The Securities and Exchange Commission has to put a stop to casino-style markets caused by high-frequency trading, says Leon Cooperman of Omega Advisors.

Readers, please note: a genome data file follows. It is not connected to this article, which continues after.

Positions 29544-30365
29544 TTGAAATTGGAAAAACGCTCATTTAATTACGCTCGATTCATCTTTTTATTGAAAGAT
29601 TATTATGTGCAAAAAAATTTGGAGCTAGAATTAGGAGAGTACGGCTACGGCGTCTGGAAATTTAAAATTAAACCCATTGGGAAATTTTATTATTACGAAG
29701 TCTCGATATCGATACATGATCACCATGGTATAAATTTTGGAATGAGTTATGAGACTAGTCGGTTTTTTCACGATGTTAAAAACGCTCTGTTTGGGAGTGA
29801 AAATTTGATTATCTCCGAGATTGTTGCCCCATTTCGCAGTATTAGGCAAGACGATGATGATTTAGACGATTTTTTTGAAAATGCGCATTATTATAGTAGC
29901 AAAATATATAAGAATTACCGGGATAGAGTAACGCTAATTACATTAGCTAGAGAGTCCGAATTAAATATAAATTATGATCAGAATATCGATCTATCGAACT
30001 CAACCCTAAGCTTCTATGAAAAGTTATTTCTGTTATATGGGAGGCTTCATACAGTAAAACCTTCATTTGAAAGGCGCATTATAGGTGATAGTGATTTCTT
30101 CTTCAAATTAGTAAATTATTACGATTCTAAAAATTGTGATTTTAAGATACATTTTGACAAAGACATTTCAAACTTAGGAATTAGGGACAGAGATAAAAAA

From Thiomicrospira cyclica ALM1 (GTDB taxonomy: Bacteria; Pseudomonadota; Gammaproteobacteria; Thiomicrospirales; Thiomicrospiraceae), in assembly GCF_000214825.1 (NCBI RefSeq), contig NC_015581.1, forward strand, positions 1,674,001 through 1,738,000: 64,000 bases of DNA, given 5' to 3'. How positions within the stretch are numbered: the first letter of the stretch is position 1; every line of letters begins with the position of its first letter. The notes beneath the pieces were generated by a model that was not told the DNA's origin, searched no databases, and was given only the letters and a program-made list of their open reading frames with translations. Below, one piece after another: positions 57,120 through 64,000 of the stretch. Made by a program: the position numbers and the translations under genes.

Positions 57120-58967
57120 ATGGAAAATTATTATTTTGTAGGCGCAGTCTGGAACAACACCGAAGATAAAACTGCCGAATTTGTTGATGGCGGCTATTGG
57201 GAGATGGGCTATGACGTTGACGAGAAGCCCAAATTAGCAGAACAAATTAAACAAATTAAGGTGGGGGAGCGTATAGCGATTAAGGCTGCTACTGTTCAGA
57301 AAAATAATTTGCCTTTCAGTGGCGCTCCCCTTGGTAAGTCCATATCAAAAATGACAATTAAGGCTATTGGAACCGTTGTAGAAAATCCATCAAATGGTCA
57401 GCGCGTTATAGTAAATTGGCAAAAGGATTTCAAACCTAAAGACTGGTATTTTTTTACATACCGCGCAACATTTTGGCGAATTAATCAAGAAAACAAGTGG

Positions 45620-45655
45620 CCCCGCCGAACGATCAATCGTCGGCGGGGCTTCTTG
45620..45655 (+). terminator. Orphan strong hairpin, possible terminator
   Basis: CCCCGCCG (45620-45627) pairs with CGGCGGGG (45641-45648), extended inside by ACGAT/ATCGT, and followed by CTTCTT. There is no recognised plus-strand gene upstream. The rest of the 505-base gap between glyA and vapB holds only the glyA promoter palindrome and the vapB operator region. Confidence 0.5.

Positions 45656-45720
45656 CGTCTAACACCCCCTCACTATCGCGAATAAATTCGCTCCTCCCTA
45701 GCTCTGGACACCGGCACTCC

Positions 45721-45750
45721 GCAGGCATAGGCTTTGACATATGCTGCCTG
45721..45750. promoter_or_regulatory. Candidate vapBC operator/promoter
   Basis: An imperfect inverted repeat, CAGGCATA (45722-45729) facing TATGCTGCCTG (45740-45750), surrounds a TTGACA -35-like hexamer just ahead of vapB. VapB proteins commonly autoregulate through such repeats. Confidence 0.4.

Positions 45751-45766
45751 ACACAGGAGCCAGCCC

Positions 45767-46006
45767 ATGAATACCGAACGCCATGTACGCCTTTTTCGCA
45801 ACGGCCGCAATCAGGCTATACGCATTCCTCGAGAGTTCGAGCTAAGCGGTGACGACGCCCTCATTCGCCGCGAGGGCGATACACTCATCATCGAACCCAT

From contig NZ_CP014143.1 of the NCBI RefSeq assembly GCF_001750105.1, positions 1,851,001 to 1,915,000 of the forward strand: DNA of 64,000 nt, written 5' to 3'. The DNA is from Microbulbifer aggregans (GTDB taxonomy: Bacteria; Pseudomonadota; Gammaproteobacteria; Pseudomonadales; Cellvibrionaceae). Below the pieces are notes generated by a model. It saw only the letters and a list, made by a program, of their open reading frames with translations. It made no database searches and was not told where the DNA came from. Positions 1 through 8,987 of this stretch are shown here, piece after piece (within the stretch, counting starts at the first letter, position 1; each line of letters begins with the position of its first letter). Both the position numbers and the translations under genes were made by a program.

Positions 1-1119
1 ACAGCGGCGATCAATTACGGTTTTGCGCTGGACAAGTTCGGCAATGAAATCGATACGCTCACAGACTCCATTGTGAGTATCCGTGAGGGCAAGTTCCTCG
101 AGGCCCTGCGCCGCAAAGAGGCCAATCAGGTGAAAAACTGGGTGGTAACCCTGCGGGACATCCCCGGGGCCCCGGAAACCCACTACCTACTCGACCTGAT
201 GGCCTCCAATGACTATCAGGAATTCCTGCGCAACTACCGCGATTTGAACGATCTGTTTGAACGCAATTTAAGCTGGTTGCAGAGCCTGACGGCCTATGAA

Transcript: